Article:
sharing the crochet

molly makes pattern basket of colour

Each time we visit the Bega Valley it feels like we are yet another step closer to our dream of moving back to the east coast.  We always spend some time checking out the realestate – driving around houses by the sea, bumping down dirt roads looking at land. Some of the houses are instantly checked off the list.  But the land – oh I can always imagine great things for the land :-)

One piece we looked at these holidays was the perfect distance from the town and hospital – many huge and beautiful gum trees, hills worthy of the Sound of Music, lush grassy fields with big boulders tumbled here and there, a sparkly dam.  By the time we’d pulled up, I’d chosen just the right spot for our straw bale house, planted the flowering plums along the drive, and built a little wooden jetty on one edge of the dam with places to sit and a row boat so that Julian can take for me for romantic little rows across the water whilst I hold a parasol :-)

Abby, however, was more fixated on one of those boulders under a distant tree.  “It’s a dead cow,” she declared. “Rubbish!” I said, “It’s just one of those boulders.  “Yeah, a black and white one with legs,” she replied, sharpening her focus on the binoculars.  “It is not!” I insisted, “How could there be a dead cow!” “Well, there is,” she winced, and passed the binoculars.  She was right.  It was definitely a dead cow.  We couldn’t decide whether that was a bad sign or just one of those things.  This is the country after all.  We crossed our fingers that the nearby farmer was about to discover his dead cow and moved on to the next address.

The other lovely aspect of visiting is our growing friendships with some of the locals, especially one of Mum’s neighbouring families.  An IT dad, a craft-loving mum (Shauna), three little boys, and all great beach lovers – such fun!  And this holiday, after a lovely long rainy-day lunch with them, Shauna and I hit the local yarn store for supplies for an impromptu crochet lesson.  Even more fun!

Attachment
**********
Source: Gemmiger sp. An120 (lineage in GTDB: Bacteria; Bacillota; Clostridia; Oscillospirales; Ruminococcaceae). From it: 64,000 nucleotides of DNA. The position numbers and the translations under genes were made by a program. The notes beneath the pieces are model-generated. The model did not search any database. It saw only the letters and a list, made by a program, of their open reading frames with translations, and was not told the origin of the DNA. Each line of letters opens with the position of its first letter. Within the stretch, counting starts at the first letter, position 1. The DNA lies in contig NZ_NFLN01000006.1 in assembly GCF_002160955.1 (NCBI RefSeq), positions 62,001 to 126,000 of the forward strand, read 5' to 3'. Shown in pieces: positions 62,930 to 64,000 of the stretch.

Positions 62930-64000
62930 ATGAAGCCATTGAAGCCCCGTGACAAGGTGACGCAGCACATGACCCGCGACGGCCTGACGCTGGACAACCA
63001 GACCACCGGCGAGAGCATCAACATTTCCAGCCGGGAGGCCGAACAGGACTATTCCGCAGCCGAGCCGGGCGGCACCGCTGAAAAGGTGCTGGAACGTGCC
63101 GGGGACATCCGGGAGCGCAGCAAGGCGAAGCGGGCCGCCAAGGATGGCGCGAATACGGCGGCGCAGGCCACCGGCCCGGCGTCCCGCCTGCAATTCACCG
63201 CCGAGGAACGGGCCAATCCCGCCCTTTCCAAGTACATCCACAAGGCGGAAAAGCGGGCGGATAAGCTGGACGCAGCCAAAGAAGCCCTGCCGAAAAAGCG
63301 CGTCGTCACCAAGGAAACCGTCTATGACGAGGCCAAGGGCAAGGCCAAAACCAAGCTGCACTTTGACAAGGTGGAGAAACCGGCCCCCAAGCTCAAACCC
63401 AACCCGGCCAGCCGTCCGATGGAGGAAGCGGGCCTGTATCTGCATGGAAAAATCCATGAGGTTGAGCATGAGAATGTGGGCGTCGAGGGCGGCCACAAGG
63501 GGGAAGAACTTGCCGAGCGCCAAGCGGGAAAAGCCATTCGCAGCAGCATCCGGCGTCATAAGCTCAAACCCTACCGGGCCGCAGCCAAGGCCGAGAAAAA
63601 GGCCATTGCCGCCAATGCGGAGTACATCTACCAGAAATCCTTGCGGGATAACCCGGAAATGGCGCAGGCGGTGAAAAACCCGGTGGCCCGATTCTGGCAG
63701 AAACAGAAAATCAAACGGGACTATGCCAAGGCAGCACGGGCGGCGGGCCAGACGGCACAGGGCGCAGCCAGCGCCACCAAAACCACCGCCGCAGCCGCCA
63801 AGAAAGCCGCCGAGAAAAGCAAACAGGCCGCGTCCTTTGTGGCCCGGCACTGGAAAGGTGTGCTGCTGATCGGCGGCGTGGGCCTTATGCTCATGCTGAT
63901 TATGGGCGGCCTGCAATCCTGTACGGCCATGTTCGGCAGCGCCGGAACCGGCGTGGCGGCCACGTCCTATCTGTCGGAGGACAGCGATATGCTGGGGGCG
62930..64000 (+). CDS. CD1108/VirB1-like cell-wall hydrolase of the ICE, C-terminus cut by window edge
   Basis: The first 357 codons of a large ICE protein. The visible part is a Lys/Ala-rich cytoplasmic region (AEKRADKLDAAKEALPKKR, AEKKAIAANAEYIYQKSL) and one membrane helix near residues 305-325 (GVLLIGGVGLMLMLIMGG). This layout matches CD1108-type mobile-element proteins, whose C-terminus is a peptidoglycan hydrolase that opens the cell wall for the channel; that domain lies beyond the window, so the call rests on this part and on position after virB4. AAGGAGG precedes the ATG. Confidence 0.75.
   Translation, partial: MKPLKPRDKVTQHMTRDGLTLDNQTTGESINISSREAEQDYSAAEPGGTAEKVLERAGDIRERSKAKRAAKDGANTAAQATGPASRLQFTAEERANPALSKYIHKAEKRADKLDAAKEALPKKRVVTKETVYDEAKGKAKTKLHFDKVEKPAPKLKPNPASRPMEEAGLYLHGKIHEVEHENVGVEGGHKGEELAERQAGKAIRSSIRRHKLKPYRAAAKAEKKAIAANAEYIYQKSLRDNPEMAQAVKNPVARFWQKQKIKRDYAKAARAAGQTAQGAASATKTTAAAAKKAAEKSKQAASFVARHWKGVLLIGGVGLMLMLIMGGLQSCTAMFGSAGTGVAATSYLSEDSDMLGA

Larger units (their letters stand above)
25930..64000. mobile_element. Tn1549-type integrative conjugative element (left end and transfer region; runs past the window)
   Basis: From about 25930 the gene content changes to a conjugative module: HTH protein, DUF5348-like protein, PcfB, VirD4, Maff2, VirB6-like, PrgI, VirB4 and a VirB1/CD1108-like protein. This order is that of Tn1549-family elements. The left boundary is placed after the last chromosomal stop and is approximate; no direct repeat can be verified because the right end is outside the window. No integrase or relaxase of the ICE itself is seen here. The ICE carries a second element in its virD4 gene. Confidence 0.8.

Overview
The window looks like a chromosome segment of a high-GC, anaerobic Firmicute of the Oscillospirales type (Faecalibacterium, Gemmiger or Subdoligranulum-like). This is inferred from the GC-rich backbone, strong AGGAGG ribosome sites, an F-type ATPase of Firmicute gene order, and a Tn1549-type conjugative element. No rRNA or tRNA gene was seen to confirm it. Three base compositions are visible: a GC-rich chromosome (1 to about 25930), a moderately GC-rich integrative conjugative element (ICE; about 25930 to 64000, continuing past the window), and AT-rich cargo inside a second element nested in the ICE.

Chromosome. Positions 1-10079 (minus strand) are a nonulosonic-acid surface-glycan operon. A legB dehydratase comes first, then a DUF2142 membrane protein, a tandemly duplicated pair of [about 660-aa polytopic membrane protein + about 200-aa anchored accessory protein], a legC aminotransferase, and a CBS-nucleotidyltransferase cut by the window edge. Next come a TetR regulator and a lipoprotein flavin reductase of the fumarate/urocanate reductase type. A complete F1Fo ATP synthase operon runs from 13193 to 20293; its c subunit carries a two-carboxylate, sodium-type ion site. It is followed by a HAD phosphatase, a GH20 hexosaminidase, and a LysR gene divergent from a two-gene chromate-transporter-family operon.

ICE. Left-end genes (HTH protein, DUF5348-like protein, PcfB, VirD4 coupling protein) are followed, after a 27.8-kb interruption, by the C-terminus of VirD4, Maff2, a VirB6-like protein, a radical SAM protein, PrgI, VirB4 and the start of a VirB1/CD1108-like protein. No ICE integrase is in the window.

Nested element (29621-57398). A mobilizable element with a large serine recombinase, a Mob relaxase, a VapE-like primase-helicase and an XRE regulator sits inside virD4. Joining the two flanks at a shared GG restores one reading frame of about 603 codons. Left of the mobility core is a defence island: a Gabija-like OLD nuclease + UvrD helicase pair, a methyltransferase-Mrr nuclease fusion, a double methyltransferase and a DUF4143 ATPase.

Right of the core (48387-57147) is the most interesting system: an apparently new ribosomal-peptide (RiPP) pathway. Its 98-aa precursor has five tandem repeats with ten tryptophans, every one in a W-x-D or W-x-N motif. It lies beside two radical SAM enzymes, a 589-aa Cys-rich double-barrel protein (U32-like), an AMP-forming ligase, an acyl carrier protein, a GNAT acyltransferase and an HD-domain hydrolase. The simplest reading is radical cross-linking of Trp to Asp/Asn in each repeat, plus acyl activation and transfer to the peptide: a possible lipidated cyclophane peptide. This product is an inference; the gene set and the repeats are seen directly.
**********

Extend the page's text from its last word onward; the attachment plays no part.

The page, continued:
Mum had just the right pattern – a granny square blanket in the Molly Makes Book of Crochet and we spent a lovely couple of hours mastering the crochet hook, chains, and eventually a granny square.

recording the first chain shauna

Shauna is a natural – very persistent, heaps of enthusiasm, and a keen eye!  We practiced and practiced – I would slowly do a round, pointing out each step whilst she watched – maybe do it again. Then I pulled it out, passed it over, and Shauna would try.  It worked really well and by the time she headed home, she had one complete Granny Square and another started.  We were all on a crochet high!

And she hasn’t stopped!  Each night, a new granny square pops up on the Instagram :-) and should she run into any complications, she can always pop across the road to Mum who will be able to set her back on the right path.  Even nicer, she can pop back across the road and sit on Mum’s front porch, with the beautiful Sapphire coast before them, and they can work on their projects together.  Sigh – such envy!

getting the hang of it very nice edge Just as the dead cow boulder was probably a sign that that wasn’t the perfect block of land for us – I can see signs in everything – I do declare that this lovely afternoon of sharing and making with the neighbour was DEFINITELY a sign that there are great things to look forward to we too become happy residents of the beautiful Bega Valley.  Shauna, Mum and I are especially looking forward to woodwork classes with these great women – Two Sheds Workshop :: Woodwork for Women – with a view to making our own Adirondack chairs.

Just imagine the fun we’ll have – not just meeting more great people, learning all those skills, and making our own beautiful furniture – but then all the hours we will have sitting in them with our stitching.  On a jetty, overlooking a dam, with no dead cows in sight.

One thought on “sharing the crochet

  1. How close are you to realising your dream? Are we talking months now? What a journey you’ve had :)

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